Associate Professor Takanori Uchida (Principal Investigator) of the Renewable Energy Center, Research Institute for Applied Mechanics (RIAM), and Professor Kenji Ono of the Research Institute for Information Technology, both of whom belong to the Department of Multiscale Offshore Wind Environment Research, Research and Education Center for Offshore Wind, have been selected for “FY2023 NEDO Feasibility Study Program / Feasibility Study Program on New Technology (Feasibility Study Program on Energy and New Environmental Technology)” commissioned by the New Energy and Industrial Technology Development Organization (NEDO), together with Toshiba Energy Systems & Solutions Corporation, Hitachi Zosen Corporation, and NSK Ltd. The research and development theme is “Research and development of evaluation technology for the wake phenomena of floating wind turbines using large-scale wind tunnel facilities.”
Generally, a wind speed defect area called a wind turbine wake is formed on the downstream-side of a wind turbine blade as it rotates. In a large-scale offshore wind farm consisting of multiple wind turbine groups, wind turbine wakes interfere with each other, causing direct impacts on downstream wind turbine groups, including lowering their power output and increasing their wind load. Evaluation methods that accurately describe these nonlinear flow phenomena have not yet been established.
The Japanese government has set a goal of achieving carbon neutrality by 2050, and offshore wind power generation is expected to be one of the key technologies to achieving this goal. Under these circumstances, in order to quickly and appropriately realize large-scale offshore wind farms in Japan, the most important task is to establish Japan’s original innovative and optimal design method for offshore wind farms, including high-precision prediction of wind turbine wake phenomena that contributes to better evaluation of bankability and cost reduction.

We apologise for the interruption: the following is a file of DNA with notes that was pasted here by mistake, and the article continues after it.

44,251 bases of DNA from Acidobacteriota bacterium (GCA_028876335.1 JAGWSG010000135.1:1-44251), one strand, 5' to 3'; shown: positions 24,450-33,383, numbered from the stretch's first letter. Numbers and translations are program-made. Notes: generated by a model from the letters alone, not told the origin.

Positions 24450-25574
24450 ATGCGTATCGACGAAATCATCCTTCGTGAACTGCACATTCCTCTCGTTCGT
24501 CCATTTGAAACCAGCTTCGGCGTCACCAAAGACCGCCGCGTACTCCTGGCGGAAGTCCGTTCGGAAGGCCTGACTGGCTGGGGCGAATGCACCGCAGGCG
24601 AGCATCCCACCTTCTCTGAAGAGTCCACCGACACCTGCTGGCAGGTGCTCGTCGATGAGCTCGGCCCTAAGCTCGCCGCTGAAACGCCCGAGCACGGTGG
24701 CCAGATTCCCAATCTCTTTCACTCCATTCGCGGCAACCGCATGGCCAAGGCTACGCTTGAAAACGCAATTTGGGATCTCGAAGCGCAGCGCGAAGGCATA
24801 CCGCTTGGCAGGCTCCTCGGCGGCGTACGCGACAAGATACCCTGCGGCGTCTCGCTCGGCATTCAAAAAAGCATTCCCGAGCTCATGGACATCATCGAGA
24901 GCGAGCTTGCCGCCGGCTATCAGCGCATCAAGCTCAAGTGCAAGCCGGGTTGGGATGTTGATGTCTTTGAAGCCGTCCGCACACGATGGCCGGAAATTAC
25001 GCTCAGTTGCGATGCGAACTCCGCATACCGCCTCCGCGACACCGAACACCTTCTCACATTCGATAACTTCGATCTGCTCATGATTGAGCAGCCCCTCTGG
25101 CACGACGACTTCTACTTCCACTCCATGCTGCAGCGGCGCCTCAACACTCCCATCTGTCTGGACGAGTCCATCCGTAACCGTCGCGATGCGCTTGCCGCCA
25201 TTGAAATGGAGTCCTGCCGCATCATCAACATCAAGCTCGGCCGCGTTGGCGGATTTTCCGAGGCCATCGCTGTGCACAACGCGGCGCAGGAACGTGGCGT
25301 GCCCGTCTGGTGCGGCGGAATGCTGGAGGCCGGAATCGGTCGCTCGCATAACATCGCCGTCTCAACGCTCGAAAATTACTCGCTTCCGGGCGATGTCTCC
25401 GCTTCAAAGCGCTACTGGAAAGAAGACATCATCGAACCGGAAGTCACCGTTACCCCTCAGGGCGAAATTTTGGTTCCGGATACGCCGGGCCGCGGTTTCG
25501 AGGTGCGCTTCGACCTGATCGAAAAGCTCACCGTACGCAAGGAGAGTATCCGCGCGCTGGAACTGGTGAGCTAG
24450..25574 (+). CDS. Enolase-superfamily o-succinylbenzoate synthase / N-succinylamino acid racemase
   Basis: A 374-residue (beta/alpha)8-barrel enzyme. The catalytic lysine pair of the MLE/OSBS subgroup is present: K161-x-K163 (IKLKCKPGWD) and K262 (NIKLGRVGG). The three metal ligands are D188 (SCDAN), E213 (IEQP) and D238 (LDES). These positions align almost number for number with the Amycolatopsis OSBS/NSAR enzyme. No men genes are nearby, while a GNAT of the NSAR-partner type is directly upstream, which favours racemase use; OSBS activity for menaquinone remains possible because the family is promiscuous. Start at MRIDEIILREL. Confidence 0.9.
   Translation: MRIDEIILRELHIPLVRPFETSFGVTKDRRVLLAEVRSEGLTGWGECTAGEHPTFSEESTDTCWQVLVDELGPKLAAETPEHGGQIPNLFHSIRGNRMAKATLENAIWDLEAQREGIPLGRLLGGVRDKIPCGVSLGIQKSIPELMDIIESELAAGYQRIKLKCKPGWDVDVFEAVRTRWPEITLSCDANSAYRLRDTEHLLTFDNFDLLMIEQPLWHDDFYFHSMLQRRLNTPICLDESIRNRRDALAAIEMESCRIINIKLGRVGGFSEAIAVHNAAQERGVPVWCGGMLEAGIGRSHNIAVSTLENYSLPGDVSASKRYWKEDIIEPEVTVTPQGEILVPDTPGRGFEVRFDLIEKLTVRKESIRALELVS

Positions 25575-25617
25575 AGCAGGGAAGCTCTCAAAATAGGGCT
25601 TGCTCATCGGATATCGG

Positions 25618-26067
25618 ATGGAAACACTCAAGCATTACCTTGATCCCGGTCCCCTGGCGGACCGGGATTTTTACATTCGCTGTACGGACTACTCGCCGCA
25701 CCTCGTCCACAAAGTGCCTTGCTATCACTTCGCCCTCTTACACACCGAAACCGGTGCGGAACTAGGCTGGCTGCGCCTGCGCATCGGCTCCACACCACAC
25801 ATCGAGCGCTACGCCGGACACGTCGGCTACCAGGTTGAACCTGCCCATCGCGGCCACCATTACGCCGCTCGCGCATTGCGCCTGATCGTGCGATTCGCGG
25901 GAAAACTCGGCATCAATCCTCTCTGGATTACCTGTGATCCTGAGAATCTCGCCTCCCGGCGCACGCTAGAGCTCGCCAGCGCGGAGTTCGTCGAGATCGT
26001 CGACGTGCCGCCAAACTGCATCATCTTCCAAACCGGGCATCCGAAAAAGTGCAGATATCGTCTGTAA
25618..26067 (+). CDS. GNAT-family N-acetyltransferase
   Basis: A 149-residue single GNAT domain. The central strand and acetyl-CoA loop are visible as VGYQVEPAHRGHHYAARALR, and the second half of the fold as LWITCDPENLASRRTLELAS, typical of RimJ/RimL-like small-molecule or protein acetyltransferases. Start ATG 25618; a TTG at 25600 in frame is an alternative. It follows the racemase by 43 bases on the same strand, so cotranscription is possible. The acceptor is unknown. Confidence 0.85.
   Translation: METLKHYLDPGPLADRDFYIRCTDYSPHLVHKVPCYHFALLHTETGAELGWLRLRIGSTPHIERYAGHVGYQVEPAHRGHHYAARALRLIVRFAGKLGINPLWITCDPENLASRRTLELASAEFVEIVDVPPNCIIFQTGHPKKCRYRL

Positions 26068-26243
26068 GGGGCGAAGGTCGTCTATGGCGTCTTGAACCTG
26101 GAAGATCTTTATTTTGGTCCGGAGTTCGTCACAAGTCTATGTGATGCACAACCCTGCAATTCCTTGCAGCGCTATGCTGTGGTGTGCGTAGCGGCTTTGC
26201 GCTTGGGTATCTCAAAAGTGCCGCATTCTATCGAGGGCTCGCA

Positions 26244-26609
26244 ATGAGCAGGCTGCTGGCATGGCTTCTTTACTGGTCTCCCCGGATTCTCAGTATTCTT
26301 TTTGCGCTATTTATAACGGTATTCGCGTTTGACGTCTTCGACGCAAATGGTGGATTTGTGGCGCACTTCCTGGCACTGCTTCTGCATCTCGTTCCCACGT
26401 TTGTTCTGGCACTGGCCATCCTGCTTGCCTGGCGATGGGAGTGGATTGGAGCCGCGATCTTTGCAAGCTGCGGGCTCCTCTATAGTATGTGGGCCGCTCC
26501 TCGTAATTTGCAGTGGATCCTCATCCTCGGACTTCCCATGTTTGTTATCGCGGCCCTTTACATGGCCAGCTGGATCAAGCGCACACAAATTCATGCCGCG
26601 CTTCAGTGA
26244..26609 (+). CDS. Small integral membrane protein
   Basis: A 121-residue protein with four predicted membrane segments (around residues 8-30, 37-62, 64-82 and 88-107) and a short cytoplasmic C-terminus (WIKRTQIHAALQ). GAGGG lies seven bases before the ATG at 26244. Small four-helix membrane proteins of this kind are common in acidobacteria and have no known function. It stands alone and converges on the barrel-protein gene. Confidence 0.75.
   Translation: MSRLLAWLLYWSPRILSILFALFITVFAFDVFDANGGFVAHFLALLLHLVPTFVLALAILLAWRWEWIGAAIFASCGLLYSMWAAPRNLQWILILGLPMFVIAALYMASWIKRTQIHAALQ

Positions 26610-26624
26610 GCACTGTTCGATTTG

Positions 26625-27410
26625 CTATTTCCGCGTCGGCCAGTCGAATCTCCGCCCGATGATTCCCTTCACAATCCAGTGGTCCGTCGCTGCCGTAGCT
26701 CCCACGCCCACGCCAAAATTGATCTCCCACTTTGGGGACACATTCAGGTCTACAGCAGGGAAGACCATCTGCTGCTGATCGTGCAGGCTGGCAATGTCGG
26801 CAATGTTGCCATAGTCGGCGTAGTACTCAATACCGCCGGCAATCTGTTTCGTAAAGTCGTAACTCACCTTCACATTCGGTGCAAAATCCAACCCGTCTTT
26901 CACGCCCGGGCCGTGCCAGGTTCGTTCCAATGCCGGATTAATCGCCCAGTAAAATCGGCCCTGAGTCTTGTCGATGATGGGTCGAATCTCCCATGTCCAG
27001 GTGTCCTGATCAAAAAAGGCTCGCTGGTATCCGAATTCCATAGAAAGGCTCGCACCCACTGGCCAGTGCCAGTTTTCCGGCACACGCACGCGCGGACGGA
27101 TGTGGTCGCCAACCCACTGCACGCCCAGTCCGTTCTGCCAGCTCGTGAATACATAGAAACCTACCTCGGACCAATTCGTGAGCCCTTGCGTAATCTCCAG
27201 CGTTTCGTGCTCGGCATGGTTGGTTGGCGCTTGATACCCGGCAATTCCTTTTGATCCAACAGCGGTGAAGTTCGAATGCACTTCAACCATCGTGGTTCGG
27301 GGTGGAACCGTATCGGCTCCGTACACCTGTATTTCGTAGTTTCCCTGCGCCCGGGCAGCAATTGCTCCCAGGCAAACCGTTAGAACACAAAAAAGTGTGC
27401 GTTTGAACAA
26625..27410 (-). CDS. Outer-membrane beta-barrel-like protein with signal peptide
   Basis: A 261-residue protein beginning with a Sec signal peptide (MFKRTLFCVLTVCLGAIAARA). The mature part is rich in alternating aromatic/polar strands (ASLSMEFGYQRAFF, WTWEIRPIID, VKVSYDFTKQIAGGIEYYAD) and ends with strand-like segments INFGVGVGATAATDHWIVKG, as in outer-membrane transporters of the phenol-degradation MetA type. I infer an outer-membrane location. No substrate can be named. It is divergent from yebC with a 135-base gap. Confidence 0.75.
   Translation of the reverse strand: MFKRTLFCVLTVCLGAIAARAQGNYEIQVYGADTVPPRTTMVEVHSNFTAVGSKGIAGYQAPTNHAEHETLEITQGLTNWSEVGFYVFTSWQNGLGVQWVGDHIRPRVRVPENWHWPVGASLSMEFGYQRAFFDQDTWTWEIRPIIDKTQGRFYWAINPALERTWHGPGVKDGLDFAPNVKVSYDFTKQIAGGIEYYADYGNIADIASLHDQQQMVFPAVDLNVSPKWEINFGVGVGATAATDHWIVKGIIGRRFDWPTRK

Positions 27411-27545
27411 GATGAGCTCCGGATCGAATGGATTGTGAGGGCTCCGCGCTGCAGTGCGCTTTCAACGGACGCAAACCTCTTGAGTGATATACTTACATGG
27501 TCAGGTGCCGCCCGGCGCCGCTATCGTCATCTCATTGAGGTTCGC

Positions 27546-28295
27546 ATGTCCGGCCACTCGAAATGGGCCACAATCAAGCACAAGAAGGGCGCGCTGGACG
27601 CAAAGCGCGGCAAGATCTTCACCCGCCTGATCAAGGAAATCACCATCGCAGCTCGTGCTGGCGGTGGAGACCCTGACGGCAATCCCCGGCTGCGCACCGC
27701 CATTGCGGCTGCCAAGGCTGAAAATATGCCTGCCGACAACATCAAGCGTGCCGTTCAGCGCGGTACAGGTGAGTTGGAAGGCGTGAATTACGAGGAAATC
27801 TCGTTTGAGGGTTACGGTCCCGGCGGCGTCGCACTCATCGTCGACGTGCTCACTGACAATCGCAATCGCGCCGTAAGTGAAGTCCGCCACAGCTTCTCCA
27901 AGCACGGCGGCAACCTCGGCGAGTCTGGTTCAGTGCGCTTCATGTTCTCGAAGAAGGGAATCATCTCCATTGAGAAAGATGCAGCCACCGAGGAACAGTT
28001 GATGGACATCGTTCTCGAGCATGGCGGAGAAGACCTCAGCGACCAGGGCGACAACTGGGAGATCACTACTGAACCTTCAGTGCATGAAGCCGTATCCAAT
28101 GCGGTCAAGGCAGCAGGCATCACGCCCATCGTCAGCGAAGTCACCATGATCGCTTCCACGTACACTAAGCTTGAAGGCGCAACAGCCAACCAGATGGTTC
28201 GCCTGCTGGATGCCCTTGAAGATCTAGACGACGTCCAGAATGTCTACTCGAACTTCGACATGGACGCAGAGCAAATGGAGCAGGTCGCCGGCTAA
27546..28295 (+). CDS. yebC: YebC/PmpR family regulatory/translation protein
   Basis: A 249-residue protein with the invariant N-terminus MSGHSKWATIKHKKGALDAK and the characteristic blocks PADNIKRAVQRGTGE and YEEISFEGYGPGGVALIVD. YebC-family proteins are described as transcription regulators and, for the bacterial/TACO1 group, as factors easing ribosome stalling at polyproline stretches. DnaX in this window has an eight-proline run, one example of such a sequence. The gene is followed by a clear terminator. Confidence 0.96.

In this research, we will work on gaining an accurate understanding of the wake phenomena particular to floating wind turbines and their mutual interference phenomena and on the development of prediction evaluation technology for them through industry-academia collaboration, using the large-scale wind tunnel facilities of RIAM, Kyushu University. Through this research, we aim to propose the necessary future technology development policy. There are almost no examples in the world of evaluation methods for floating wind turbine wakes based on large-scale wind tunnel facilities. This research is expected to gradually solve the technical problems of large-scale floating offshore wind farms and make a great contribution to the expansion of their introduction. At the same time, the latest research results will be provided mainly to Europe and the United States through IEA Wind Task 44 (Wind Farm Flow Control).
Moreover, we will use large-scale commercial wind turbines in coastal areas to evaluate wind turbine wake impact through state monitoring technology linked with airflow measurement using the latest remote sensing technology. We also plan to apply data-driven science methods to the huge amount of results obtained from wind tunnel experiments, field measurements, and computational fluid dynamics simulations in order to develop an engineering formula model (formula discovery method) for floating wind turbine wakes.
* Please visit the following link for details of NEDO’s call for proposals.
https://www.nedo.go.jp/koubo/SM3_100001_00030.html (in Japanese)
Kyushu University will contribute to the prevention of global warming through industry-academia collaboration schemes.